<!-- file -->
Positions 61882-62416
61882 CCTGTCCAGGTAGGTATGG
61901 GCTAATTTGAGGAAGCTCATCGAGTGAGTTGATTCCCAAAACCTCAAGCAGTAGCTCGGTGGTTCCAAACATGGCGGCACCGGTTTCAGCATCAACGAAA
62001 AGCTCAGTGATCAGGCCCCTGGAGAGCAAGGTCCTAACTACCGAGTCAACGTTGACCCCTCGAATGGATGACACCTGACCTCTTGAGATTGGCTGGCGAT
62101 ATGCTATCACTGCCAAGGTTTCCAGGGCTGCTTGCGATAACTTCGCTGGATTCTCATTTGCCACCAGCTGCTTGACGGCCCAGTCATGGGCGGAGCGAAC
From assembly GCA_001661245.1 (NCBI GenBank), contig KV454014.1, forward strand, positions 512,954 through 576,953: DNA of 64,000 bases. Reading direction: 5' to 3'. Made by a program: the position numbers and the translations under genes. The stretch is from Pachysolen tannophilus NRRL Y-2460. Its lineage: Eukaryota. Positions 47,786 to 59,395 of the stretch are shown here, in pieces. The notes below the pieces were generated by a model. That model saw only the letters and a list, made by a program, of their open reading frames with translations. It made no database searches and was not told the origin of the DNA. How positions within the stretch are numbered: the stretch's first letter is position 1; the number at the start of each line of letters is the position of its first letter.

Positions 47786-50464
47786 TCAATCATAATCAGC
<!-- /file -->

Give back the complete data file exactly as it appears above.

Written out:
Positions 61882-62416
61882 CCTGTCCAGGTAGGTATGG
61901 GCTAATTTGAGGAAGCTCATCGAGTGAGTTGATTCCCAAAACCTCAAGCAGTAGCTCGGTGGTTCCAAACATGGCGGCACCGGTTTCAGCATCAACGAAA
62001 AGCTCAGTGATCAGGCCCCTGGAGAGCAAGGTCCTAACTACCGAGTCAACGTTGACCCCTCGAATGGATGACACCTGACCTCTTGAGATTGGCTGGCGAT
62101 ATGCTATCACTGCCAAGGTTTCCAGGGCTGCTTGCGATAACTTCGCTGGATTCTCATTTGCCACCAGCTGCTTGACGGCCCAGTCATGGGCGGAGCGAAC
From assembly GCA_001661245.1 (NCBI GenBank), contig KV454014.1, forward strand, positions 512,954 through 576,953: DNA of 64,000 bases. Reading direction: 5' to 3'. Made by a program: the position numbers and the translations under genes. The stretch is from Pachysolen tannophilus NRRL Y-2460. Its lineage: Eukaryota. Positions 47,786 to 59,395 of the stretch are shown here, in pieces. The notes below the pieces were generated by a model. That model saw only the letters and a list, made by a program, of their open reading frames with translations. It made no database searches and was not told the origin of the DNA. How positions within the stretch are numbered: the stretch's first letter is position 1; the number at the start of each line of letters is the position of its first letter.

Positions 47786-50464
47786 TCAATCATAATCAGC